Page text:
Farmers Disappointed At Broadband Missed Schedule

A report published last week by the National Audit Office (NAO) confirmed that the rural superfast broadband roll-out programme is almost two years behind schedule, so will miss its May 2015 target.

 

In 2011 the Government pledged to provide internet speeds of 24 megabits a second to 90 per cent of the UK by May 2015, but has now promised 95 per cent coverage by 2017.

 

It made £530m available to county councils to fast-track the strategy, with the proviso that the money was matched by the local authority. However, the NAO has found that just nine out of 44 rural areas will have been upgraded by the deadline. In addition, even when the 95 per cent target is achieved, large areas of rural land will still be without the service.

 

This is worrying for farmers, as services are being increasingly moved online as part of the Digital by Default programme, and many are being asked to file VAT returns online and submit payroll information in real time to HM Revenue & Customs.  In addition, the Rural Payments Agency, which administers the Single Payment Scheme (SPS), is moving towards online-only submissions of SPS claims.

 

According to the NAO, one reason for the delay was a longer-than-anticipated approval for the strategy from Brussels. Another was put down to a high number of negotiations around the country to allow the necessary work to go ahead.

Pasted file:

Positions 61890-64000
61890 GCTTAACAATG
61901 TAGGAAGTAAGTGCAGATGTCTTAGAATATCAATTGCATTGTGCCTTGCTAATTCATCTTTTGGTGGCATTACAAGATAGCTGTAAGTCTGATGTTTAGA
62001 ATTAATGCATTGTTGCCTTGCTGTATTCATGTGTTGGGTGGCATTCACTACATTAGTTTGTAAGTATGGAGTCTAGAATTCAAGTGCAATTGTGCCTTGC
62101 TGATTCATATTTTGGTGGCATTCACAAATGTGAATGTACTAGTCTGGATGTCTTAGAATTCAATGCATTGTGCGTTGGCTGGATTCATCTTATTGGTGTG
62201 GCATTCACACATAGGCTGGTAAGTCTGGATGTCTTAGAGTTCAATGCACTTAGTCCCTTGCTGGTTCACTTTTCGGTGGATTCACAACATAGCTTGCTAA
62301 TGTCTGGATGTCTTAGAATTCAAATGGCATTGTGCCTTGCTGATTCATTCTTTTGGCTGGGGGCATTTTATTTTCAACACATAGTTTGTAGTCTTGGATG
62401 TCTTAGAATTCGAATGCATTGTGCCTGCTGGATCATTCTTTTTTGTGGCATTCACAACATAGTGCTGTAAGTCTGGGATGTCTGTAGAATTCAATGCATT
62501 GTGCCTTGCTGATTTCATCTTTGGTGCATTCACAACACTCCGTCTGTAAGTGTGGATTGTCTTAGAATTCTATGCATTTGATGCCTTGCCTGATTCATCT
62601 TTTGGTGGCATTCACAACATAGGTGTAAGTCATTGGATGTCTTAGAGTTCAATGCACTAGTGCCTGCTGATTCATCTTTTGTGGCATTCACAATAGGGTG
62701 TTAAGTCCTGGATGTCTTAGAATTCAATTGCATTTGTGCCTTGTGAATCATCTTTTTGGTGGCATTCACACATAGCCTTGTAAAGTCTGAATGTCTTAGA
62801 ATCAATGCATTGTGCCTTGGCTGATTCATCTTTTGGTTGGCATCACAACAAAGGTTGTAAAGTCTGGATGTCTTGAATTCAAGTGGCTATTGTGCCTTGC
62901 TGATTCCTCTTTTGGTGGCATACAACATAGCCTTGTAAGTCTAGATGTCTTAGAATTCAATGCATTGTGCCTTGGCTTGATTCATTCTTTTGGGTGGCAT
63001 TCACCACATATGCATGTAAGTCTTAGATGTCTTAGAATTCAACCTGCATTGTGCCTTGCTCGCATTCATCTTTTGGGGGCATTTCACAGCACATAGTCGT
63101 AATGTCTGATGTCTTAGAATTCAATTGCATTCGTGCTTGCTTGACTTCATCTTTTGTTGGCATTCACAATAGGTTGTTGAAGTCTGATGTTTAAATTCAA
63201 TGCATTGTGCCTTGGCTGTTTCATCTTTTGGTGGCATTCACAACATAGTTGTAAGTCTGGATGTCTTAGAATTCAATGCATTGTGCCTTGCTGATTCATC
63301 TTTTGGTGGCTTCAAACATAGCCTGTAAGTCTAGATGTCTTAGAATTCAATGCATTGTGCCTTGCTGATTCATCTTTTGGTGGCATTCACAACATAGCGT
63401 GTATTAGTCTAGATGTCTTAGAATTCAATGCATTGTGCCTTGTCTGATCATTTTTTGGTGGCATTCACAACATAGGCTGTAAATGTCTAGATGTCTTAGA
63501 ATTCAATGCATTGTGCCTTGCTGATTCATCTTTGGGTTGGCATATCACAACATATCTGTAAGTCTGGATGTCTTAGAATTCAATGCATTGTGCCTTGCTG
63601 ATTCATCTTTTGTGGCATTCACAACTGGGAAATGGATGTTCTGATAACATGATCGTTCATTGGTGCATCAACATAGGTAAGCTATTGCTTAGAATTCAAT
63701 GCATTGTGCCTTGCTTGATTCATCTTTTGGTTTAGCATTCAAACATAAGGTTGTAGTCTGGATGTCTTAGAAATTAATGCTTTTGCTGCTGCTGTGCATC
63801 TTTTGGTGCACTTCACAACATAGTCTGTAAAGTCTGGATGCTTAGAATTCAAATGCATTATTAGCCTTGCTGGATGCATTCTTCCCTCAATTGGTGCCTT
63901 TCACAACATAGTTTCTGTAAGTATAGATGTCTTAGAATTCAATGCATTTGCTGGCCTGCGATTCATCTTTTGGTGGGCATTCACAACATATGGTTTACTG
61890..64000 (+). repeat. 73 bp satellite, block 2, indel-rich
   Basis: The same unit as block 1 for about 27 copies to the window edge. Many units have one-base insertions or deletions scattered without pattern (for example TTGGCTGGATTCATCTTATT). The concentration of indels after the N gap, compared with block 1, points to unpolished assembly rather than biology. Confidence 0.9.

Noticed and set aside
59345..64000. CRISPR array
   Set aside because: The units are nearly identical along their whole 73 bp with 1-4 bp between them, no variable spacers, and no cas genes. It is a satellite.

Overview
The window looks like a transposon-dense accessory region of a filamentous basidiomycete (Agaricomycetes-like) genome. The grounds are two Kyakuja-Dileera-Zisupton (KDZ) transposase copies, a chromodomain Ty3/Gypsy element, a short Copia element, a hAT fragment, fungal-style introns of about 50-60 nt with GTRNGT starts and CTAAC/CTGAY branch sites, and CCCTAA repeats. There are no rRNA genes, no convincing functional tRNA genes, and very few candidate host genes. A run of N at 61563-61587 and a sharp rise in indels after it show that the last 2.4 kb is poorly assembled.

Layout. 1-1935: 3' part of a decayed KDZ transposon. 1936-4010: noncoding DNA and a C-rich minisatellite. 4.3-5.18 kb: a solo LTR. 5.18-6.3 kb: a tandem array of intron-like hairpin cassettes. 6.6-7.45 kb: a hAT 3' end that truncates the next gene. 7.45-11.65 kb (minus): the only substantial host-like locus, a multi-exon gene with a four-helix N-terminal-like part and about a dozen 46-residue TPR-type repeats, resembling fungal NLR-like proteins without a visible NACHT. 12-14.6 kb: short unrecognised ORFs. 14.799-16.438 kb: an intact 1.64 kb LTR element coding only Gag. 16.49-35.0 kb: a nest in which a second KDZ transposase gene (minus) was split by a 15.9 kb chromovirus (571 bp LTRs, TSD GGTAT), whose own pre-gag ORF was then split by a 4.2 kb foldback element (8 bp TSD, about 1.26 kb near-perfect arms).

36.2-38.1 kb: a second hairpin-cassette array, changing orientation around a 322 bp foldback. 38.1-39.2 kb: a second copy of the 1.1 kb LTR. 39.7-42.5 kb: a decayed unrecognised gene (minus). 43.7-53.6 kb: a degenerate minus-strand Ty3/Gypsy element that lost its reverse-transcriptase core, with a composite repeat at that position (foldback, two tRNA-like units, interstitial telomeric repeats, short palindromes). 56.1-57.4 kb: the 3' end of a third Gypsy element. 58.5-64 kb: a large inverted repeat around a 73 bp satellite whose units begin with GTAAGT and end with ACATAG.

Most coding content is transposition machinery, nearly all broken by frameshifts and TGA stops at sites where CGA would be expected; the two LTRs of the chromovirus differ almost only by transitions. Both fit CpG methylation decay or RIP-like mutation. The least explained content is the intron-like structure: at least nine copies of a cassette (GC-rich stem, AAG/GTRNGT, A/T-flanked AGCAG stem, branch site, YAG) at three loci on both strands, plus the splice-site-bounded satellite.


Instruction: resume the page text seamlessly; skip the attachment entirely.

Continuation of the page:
The audit office’s report also raised concerns that BT was the only firm in a position to win contracts, being the only one left of the original 16 bidders, and Auditor General, Amyas Morse, said he would not be surprised if even the extended target date were to be missed, which would not be good for the farming community.


Are you looking for investment in your business?

We are all aware that it’s more difficult to obtain funding from banks. Many SME’s continue to do battle with the current economic conditions without full bank support. Even strong businesses with good track records and assets to secure funding against find it difficult to obtain funding to invest in new products or their development.